What is transfer pricing?
A commonly used transfer pricing definition is “the price charged by one member of multinational organization to another member of the same organization for the provision of goods or services or the use of a property, including intangible property.”
In other words, transfer pricing relates to the price applied to intercompany transactions. These transactions can include the sales of products, the provision of a service, the lending of money and the use of (intangible) assets.
From a business perspective, transfer pricing is important for assessing the performance of business units of multinational companies and the managers of those business units.
Transfer pricing from a tax perspective is relevant for the allocation of profits between the various legal entities and branches of multinational companies. Local governments have an interest to tax a ‘fair share’ of the profits of multinational companies, i.e. the part of the profit that is realized in their jurisdiction. Hence, they have an interest in a proper allocation of profits to the various subsidiaries of a multinational companies.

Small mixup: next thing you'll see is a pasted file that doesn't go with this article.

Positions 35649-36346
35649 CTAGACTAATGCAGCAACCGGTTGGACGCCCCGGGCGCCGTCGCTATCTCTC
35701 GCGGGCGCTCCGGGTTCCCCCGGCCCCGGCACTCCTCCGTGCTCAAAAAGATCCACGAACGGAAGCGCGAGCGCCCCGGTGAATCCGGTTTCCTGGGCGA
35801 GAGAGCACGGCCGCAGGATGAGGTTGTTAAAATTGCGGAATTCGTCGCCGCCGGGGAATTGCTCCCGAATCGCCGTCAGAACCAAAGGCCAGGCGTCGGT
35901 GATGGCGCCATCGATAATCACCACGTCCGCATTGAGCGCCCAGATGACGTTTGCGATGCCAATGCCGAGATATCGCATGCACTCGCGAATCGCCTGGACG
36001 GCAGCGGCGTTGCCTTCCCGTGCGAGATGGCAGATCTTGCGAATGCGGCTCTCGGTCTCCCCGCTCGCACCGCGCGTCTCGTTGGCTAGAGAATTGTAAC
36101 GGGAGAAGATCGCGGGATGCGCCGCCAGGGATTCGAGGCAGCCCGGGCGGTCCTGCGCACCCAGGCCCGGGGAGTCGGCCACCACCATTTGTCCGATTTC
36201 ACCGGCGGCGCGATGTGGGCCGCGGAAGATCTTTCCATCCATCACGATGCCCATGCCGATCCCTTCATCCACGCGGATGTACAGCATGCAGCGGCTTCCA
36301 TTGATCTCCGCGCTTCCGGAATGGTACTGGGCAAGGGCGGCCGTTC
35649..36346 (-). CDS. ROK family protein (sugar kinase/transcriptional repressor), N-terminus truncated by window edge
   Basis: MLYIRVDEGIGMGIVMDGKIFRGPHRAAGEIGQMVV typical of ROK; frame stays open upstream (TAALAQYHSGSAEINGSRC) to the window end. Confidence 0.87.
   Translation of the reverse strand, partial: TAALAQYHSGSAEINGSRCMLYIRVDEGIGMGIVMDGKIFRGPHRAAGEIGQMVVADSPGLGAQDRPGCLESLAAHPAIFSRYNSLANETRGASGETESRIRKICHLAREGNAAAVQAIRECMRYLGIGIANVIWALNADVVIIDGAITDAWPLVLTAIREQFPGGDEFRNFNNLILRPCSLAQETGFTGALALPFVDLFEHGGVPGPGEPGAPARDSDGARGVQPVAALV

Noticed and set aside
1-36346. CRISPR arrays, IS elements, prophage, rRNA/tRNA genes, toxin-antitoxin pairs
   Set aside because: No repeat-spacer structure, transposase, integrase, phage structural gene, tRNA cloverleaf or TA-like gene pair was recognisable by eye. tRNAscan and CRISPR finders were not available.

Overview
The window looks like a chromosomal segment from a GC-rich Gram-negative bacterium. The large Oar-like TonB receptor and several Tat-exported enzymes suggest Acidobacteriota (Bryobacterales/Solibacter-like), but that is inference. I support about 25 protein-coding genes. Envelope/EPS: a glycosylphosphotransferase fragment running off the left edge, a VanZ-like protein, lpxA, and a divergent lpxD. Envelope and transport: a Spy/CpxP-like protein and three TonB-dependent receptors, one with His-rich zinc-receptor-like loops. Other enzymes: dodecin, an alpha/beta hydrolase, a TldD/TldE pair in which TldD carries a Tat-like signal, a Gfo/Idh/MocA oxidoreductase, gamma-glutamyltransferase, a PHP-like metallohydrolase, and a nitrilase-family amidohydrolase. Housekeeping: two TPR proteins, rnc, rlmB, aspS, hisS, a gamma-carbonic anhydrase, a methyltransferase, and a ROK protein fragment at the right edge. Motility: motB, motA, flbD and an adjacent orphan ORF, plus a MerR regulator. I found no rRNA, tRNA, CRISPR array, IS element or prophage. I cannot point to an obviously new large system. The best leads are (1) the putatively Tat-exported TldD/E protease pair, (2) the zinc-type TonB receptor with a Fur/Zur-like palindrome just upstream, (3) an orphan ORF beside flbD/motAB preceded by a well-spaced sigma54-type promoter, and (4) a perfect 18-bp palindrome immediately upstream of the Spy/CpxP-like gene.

The leading principle in transfer pricing is the arm’s length principle: the principle that requires associated enterprises to charge the same prices, royalties and other fees in relation to a controlled transaction that would be charged by independent parties in an uncontrolled transaction in otherwise comparable circumstances.
In other words, the prices and conditions applied between related companies should be equal to the prices and conditions charged between independent companies. It is important to remember that transfer pricing does not only relate to pricing: other conditions of intercompany transactions, such as delivery, warranty and payment terms, should be arm’s length as well.